[2] Canadian Science Publishing: Enhanced task-related brain activation and resting perfusion in healthy older adults after chronic blueberry supplementation
        [3] US National Library of Medicine National Institutes of Health: Cognitive effects following acute wild blueberry supplementation in 7- to 10-year-old children.
        [4] US National Library of Medicine National Institutes of Health: Curcumin: the Indian solid gold.
        [5] Herbal Medicine: Biomolecular and Clinical Aspects. 2nd edition.: Turmeric, the Golden Spice
        [6] US National Library of Medicine National Institutes of Health: Effect of combined treatment with curcumin and candesartan on ischemic brain damage in mice.
        [7] Science Direct: Curcumin reverses the effects of chronic stress on behavior, the HPA axis, BDNF expression and phosphorylation of CREB
        [8] US National Library of Medicine National Institutes of Health: Curcumin boosts DHA in the brain: Implications for the prevention of anxiety disorders.
        [9] PLOS: A Chemical Analog of Curcumin as an Improved Inhibitor of Amyloid Abeta Oligomerization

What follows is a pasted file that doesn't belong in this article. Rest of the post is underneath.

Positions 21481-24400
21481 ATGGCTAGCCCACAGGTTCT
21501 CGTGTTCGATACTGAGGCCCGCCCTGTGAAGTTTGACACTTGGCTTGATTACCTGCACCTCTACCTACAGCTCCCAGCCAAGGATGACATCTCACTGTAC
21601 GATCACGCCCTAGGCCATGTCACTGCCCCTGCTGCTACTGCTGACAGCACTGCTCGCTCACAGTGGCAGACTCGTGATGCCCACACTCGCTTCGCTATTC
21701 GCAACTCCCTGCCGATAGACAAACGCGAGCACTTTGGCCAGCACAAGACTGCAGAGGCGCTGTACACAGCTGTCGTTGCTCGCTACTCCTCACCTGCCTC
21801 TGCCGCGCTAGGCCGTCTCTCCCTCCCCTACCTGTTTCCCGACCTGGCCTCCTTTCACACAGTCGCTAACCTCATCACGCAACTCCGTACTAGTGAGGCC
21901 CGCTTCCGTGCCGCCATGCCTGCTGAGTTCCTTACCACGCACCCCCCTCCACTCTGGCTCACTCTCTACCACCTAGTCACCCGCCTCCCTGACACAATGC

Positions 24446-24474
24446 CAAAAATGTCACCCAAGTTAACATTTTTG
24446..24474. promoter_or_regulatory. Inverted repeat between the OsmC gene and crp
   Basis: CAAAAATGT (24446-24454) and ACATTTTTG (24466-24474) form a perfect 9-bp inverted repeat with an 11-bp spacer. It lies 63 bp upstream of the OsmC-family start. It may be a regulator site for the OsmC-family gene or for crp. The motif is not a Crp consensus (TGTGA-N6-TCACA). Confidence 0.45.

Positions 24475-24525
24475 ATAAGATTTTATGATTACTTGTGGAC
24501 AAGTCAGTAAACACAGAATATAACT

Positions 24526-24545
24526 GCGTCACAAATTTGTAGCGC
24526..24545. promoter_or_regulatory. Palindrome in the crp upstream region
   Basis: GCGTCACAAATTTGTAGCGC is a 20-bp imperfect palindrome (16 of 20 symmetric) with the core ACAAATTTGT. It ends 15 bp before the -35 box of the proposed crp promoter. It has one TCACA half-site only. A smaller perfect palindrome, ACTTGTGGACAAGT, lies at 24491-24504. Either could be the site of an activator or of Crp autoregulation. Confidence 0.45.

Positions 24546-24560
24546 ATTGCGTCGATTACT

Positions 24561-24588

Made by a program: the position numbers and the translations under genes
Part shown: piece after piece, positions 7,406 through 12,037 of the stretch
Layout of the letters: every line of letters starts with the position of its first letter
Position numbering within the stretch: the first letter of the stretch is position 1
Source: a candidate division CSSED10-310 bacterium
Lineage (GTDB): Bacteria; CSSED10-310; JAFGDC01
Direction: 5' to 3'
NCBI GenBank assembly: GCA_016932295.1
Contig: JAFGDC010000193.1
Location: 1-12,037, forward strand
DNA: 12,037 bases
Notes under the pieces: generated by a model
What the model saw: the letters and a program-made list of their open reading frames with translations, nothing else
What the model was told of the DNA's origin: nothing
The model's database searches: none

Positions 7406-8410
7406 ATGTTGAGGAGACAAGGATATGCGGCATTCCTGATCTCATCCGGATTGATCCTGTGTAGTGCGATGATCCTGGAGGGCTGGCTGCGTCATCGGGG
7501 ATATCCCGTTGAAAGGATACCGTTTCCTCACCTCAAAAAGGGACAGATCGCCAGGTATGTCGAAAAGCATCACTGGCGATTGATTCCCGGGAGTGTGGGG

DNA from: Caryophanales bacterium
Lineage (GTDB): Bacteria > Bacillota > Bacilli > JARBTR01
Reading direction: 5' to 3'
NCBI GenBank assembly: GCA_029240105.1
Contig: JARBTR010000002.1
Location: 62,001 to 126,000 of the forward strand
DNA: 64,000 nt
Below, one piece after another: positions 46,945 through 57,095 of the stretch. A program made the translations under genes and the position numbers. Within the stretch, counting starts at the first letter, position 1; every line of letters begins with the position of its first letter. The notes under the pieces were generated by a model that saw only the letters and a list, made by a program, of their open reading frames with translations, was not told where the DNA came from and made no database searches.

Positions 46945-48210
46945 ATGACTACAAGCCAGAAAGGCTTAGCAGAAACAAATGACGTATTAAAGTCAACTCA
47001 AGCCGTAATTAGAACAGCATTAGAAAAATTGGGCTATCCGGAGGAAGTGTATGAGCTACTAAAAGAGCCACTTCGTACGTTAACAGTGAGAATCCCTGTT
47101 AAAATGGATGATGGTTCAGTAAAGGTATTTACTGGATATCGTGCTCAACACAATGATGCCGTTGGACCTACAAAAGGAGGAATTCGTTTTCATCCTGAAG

[10] US National Library of Medicine National Institutes of Health: Effects of Caffeine on Cognitive Performance, Mood, and Alertness in Sleep-Deprived Humans
        [11] American Academy of Neurology: A Cup of Joe May Help Some Parkinson’s Disease Symptoms
        [12] American Academy of Neurology: AAN 65th Annual Meeting Abstract
        [13] US National Library of Medicine National Institutes of Health: Effects of caffeine on the metabolic and catecholamine responses to exercise in 5 and 28 degrees C.
        [14] US National Library of Medicine National Institutes of Health: Hyperammonemia induces glial activation, neuroinflammation and alters neurotransmitter receptors in hippocampus, impairing spatial learning: reversal by sulforaphane
        [15] Oxford Academic: Vitamin K and the Nervous System: An Overview of its Actions
        [16] Diana L. Walcutt, Ph.D: Chocolate and Mood Disorders
        [17] Health Magazine: Chocolate can do good things for your heart, skin and brain
        [18] Chemistry Central Journal: Cacao seeds are a “Super Fruit”: A comparative analysis of various fruit powders and products